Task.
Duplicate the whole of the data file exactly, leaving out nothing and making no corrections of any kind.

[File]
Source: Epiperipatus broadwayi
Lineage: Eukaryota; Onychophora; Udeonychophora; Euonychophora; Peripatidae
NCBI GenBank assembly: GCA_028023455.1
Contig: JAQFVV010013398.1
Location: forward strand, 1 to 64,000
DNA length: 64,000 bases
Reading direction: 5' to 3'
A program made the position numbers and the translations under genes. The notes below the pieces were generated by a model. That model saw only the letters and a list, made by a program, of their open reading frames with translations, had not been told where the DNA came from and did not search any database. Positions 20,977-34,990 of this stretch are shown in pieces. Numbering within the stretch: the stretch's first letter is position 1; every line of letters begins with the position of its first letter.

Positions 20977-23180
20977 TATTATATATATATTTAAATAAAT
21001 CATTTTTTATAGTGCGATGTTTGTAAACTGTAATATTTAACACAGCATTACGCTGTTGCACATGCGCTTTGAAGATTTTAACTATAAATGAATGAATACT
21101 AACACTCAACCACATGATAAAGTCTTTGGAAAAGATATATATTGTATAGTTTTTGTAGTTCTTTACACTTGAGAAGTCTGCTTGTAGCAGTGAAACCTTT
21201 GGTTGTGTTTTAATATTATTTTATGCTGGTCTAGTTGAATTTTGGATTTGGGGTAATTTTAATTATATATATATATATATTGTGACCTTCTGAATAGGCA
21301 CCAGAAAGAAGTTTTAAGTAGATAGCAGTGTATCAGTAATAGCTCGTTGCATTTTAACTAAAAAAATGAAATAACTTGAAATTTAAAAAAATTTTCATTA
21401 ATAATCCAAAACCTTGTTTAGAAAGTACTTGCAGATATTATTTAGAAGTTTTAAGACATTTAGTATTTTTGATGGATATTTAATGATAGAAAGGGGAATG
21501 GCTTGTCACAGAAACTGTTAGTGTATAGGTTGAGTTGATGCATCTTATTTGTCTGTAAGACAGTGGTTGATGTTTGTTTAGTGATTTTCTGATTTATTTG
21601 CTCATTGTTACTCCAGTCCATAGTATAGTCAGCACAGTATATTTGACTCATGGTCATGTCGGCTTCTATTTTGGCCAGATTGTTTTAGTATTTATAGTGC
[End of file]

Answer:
Source: Epiperipatus broadwayi
Lineage: Eukaryota; Onychophora; Udeonychophora; Euonychophora; Peripatidae
NCBI GenBank assembly: GCA_028023455.1
Contig: JAQFVV010013398.1
Location: forward strand, 1 to 64,000
DNA length: 64,000 bases
Reading direction: 5' to 3'
A program made the position numbers and the translations under genes. The notes below the pieces were generated by a model. That model saw only the letters and a list, made by a program, of their open reading frames with translations, had not been told where the DNA came from and did not search any database. Positions 20,977-34,990 of this stretch are shown in pieces. Numbering within the stretch: the stretch's first letter is position 1; every line of letters begins with the position of its first letter.

Positions 20977-23180
20977 TATTATATATATATTTAAATAAAT
21001 CATTTTTTATAGTGCGATGTTTGTAAACTGTAATATTTAACACAGCATTACGCTGTTGCACATGCGCTTTGAAGATTTTAACTATAAATGAATGAATACT
21101 AACACTCAACCACATGATAAAGTCTTTGGAAAAGATATATATTGTATAGTTTTTGTAGTTCTTTACACTTGAGAAGTCTGCTTGTAGCAGTGAAACCTTT
21201 GGTTGTGTTTTAATATTATTTTATGCTGGTCTAGTTGAATTTTGGATTTGGGGTAATTTTAATTATATATATATATATATTGTGACCTTCTGAATAGGCA
21301 CCAGAAAGAAGTTTTAAGTAGATAGCAGTGTATCAGTAATAGCTCGTTGCATTTTAACTAAAAAAATGAAATAACTTGAAATTTAAAAAAATTTTCATTA
21401 ATAATCCAAAACCTTGTTTAGAAAGTACTTGCAGATATTATTTAGAAGTTTTAAGACATTTAGTATTTTTGATGGATATTTAATGATAGAAAGGGGAATG
21501 GCTTGTCACAGAAACTGTTAGTGTATAGGTTGAGTTGATGCATCTTATTTGTCTGTAAGACAGTGGTTGATGTTTGTTTAGTGATTTTCTGATTTATTTG
21601 CTCATTGTTACTCCAGTCCATAGTATAGTCAGCACAGTATATTTGACTCATGGTCATGTCGGCTTCTATTTTGGCCAGATTGTTTTAGTATTTATAGTGC